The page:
A visibly emotional Jaswant Singh said on Wednesday in Shimla that he was “saddened and pained” by the Bharatiya Janata Party’s decision to expel him from its primary membership. He regretted the decision, adding that for 30 years he had served the party and discharged all responsibility entrusted to him.
“In a cartoon I was once depicted as Hanuman; the party is now portraying me as Ravana,” he said. “For my 30-year long association to end this way is naturally painful. I regret it,” he said at a press conference soon after BJP president Rajnath Singh conveyed to him the party’s Parliamentary Board decision of expulsion.
He said he would have quit if he had been asked to, but to be expelled in this manner had “saddened” him.
At the press conference that was televised live, Mr. Singh said he was “not even shown the courtesy of being called and the decision being conveyed personally by Advaniji or Rajnathji.” He received a telephone call from Mr. Rajnath Singh in the morning asking him not to attend the meeting as tempers were running high (on his book on Jinnah released on Monday). Later, “just before 1 p.m. Mr. Rajnath Singh telephoned again to convey to me the decision.”
He added that the party leaders should have told him in Delhi that they were going to expel him. Instead they chose to do so here, where he had come for the ‘chintan baithak’.
Asserting that he has “never been a member of the RSS,” Mr. Singh refused to answer a question whether it was time for the BJP to come out of the sangh parivar as it was “not within my jurisdiction” to comment.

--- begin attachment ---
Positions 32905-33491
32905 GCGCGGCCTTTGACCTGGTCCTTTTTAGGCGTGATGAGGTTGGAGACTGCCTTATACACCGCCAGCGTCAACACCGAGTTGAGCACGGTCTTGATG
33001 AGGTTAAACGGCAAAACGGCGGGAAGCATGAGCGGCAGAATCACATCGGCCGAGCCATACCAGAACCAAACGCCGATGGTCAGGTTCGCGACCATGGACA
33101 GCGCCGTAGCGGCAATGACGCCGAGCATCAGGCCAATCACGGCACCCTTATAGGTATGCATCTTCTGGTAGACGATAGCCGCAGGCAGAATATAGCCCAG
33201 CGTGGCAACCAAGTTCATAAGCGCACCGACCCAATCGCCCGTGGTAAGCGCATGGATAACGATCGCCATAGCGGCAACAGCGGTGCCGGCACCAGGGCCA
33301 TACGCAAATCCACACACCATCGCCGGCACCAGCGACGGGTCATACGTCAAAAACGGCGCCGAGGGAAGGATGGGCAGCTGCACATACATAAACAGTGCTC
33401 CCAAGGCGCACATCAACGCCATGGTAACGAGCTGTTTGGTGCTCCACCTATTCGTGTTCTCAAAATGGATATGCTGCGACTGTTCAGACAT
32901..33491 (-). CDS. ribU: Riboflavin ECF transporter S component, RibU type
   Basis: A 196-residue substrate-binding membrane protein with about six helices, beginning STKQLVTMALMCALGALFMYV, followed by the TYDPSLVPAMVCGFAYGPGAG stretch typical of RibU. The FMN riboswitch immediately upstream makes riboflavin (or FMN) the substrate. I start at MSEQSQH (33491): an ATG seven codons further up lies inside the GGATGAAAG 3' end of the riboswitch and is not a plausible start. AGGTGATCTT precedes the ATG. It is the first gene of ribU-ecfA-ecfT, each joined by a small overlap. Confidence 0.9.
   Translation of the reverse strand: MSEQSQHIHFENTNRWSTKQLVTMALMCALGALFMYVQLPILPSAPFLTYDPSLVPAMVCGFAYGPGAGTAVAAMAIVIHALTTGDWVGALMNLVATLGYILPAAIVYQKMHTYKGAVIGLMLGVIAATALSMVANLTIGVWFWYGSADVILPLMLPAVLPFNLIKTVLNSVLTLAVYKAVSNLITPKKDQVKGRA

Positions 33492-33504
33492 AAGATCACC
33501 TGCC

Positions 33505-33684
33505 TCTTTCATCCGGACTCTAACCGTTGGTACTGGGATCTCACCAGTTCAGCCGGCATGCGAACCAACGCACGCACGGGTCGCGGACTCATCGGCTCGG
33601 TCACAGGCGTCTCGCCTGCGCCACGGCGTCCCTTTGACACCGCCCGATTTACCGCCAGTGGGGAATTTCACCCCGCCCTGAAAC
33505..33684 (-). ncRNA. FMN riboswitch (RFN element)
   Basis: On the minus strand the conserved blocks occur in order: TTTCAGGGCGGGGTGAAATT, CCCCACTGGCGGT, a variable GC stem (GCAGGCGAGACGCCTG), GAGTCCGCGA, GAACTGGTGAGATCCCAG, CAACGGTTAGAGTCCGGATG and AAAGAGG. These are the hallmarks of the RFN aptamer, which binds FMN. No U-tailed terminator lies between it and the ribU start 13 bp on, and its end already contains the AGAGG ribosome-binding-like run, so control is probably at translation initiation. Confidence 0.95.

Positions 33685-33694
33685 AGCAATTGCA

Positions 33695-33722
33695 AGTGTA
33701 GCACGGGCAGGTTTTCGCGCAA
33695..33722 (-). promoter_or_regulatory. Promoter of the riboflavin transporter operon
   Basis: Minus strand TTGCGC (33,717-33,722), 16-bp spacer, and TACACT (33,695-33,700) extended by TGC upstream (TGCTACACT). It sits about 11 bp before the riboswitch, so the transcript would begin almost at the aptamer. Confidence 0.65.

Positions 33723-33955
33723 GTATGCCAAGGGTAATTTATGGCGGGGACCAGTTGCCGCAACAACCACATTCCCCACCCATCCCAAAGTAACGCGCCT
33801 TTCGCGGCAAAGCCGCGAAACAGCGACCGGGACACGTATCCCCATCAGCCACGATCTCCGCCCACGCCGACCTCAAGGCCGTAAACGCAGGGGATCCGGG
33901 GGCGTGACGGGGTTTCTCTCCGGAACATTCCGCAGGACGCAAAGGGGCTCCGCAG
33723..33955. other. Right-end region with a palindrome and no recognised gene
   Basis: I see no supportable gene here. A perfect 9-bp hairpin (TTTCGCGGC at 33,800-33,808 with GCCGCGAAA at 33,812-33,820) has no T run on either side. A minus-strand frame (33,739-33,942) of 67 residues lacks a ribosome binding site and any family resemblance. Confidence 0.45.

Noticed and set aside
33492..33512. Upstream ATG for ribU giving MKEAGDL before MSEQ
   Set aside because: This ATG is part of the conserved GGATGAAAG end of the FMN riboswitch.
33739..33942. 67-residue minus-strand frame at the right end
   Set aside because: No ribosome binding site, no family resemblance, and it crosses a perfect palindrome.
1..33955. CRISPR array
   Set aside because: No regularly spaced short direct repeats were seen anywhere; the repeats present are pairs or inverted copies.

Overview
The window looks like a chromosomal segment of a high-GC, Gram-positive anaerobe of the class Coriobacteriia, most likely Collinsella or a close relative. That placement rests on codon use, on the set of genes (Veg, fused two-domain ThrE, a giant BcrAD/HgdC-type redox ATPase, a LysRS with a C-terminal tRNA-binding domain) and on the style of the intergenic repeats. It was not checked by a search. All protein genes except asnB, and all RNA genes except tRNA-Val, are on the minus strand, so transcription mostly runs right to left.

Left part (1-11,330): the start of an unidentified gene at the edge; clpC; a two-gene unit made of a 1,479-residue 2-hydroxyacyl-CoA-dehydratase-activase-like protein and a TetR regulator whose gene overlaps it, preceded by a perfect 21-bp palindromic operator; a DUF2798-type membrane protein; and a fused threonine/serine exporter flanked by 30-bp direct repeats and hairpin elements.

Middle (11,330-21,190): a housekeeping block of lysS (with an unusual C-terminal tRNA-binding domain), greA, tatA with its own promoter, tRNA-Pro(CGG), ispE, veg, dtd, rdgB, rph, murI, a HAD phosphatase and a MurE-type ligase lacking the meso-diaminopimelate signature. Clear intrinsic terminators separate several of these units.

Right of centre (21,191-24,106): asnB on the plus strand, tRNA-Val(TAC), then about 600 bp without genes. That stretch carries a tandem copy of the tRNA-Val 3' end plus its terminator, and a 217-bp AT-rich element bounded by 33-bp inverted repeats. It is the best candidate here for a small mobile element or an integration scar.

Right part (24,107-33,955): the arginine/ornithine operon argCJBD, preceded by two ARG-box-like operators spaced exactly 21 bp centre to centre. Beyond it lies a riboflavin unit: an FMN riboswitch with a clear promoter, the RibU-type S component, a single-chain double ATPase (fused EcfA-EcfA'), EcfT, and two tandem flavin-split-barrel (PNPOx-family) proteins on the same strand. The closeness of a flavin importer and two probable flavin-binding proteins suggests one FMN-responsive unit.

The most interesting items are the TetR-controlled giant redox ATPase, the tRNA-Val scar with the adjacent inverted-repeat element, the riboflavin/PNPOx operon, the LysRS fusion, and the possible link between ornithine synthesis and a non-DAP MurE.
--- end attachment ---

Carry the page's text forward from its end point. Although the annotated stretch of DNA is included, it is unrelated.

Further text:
Was this episode part of the succession war in the BJP? “I can’t answer that. I have lost the right to comment on the working of the party,” he said. He did add that he was grateful for the many opportunities the party had given him over the years and he had “discharged all those responsibilities to the best of my ability”.
He pointedly indicated that he “would not appeal” to the party to reconsider its decision, painful though it was to be “thrown out of the house after living in it for 30 years” during which time he saw a “change” in the party.
He obliquely referred to Mr. L.K. Advani’s ‘Jinnah is secular’ formulation during a Pakistan visit in 2005 when he charged the party with being “selective” on the issue of dissent.
“I don’t’ want to cite my personal example, but there ought not to be selectivity … some feel there is a great deal of selectivity.”
Mr. Jaswant Singh made the point that if people in India were to stop reading, writing and thinking and debating issues, the country would be that much poorer. If political parties discouraged reading, writing and thinking, they too were doomed.
“If you start questioning thought, you are entering a very dark area.” He confirmed his next work would be on Rajaji. And his “immediate next step” would be to get back to Delhi.
As for a note he had written ahead of a core committee meeting in Delhi after the party’s electoral defeat, Mr. Jaswant Singh said that earlier he was promised the issues raised on leadership would be discussed.
In his book on Jinnah he had tried to understand the change that took place between the time when he was hailed as the ambassador of Hindu-Muslim unity and the horrific Calcutta killings. “In Pakistan they are welcoming the fact that some attempt has been made to get at the truth.”